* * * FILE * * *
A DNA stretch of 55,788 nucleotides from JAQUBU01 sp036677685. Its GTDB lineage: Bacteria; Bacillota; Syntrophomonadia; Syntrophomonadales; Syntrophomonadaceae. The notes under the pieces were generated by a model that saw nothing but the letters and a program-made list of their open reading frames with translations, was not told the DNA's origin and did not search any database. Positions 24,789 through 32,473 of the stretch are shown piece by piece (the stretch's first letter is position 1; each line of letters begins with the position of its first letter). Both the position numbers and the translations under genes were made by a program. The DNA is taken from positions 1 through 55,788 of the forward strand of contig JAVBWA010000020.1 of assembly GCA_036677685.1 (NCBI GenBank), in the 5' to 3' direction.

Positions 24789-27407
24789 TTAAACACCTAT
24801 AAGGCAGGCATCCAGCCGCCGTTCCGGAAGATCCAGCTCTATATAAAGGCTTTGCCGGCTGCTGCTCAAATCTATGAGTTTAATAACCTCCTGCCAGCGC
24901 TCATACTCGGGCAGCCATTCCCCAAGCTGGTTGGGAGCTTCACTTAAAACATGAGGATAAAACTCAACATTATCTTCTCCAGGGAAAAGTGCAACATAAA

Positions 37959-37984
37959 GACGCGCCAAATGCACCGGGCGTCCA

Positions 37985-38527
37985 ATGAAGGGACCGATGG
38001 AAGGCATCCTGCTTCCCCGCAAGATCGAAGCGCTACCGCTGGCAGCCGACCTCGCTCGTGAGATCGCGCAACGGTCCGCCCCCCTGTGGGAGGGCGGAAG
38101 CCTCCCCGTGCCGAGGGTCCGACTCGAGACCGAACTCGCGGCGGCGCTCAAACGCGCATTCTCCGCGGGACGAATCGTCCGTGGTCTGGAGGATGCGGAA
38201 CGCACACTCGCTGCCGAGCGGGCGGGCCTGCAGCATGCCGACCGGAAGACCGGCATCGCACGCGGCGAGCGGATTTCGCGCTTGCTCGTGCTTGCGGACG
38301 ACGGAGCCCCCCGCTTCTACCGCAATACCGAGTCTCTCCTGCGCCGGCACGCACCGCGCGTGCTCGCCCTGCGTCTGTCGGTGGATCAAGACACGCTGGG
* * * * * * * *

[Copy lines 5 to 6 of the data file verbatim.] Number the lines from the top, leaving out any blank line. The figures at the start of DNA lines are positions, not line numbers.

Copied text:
24901 TCATACTCGGGCAGCCATTCCCCAAGCTGGTTGGGAGCTTCACTTAAAACATGAGGATAAAACTCAACATTATCTTCTCCAGGGAAAAGTGCAACATAAA

Positions 37959-37984